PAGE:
wormdiet has it, you’re punching the breath out following the ‘t’. Place the flat of your hand in front of your mouth and work on reducing the plosive nature of your ‘t’. You don’t want blasts of air at the end of each "tuh". It’s "tuh" not "TUH!" :-P

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Whao! A lot happens when you’re baking. :-D

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My intitial reaction to this discussion was: "What’s this guy on about?"

But then I then picked up a whistle, and played a few tunes that included low "D".

I then discovered that I never actually tongued that particular note. When I tried the note with anything but the mildest toungeing, I experienced the same problem as reported by the OP.

I followed that with a little self-analysis of my own playing, and discovered that I mostly only used toungueing on the first beat of a bar - achieving expression in the other parts of the tune using cuts, rolls, slides etc.

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It’s interesting how people choose to articulate, whether with bow or tongue. I know one accomplished whistler who favours, with jigs, not tonguing the first note but tonguing the second and third of any 3 note beat, in other words ~ A.B.c. ~ tonguing B & c, as an example…

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I have received advice to avoid tonguing as much as possible from a superb whistler.

Hard to do.

The problem above is even worse playing the lower whistles like the G. Chiff becomes a squawk without tonging.

Reading this I realized I am in the ‘D’ articulation group, though a softish ‘Dh’

Re: tonguing low notes on the tin whistle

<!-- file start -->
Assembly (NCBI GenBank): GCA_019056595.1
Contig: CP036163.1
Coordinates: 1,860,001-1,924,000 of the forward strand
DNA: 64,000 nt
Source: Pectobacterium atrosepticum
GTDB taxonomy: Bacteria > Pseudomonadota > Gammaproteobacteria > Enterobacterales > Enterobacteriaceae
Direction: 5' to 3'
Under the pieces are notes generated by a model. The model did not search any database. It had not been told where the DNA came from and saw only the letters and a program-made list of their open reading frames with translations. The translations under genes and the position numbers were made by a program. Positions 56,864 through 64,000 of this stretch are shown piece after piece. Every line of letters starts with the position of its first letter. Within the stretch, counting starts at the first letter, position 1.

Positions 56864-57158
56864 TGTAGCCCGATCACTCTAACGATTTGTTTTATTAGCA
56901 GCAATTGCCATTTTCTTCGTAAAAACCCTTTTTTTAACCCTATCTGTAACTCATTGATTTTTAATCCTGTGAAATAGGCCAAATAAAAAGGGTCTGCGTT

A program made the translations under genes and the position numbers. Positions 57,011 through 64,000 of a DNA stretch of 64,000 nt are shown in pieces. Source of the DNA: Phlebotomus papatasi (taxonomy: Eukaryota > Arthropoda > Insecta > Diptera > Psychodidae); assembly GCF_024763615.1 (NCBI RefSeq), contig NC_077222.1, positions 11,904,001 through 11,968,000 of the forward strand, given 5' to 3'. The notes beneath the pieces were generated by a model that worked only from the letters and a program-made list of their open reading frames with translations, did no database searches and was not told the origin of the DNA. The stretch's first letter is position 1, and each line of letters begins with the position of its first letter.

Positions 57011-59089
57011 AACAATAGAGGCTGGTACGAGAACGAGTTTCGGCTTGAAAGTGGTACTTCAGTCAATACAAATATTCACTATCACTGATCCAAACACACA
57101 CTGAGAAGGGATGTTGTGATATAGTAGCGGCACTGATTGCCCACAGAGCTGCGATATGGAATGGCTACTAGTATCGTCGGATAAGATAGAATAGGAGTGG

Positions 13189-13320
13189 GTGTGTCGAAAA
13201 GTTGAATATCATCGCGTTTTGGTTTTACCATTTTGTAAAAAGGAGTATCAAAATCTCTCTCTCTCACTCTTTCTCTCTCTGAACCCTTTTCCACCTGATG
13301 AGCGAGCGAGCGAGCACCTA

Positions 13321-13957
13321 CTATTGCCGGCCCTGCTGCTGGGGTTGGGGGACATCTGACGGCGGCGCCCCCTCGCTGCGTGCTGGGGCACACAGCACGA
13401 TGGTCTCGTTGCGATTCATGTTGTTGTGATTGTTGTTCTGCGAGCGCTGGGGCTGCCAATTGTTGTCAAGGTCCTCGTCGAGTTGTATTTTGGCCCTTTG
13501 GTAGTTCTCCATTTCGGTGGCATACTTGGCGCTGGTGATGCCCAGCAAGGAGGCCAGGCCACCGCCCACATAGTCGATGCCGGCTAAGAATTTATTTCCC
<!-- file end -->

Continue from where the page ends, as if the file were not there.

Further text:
Try Kuh instead of Tuh.

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Re: tonguing low notes on the tin whistle

zippydw - yeah, you’ll get superb whistlers telling you to tongue as little as possible. You’ll also get superb whistlers who tongue loads. You’ll also get people who use glottal stops.

I’ve been practicing The Golden Eagle recently after it was mentioned in another topic and I’ve been tongueing the crap out of it. Seriously, tongued triplets and all. I think it sounds great. There are other tunes I barely tongue at all.

My opinion is, learn all the techniques, then you can use them or not use them as you feel like. That’s what I’m trying to do.

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Use crans.

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Pardon? Was that "crans" you said? I didn’t have my herring aid in …

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Interesting, I read the OP as "low whistle" for a start. I must be going blind.

OK, tried my fav whistle - high "D" Feadog. I can tongue all low notes fine, either running up or down. No danger of hitting the wrong D. I think your just breathing too hard when you tongue. The act of tunguing does not involve expelling air at any greater velocity than you you would to play legato. Its just a tongue movemement.

Maybe you have a faulty whistle ? - do you have the same problem on EVERY whistle you own?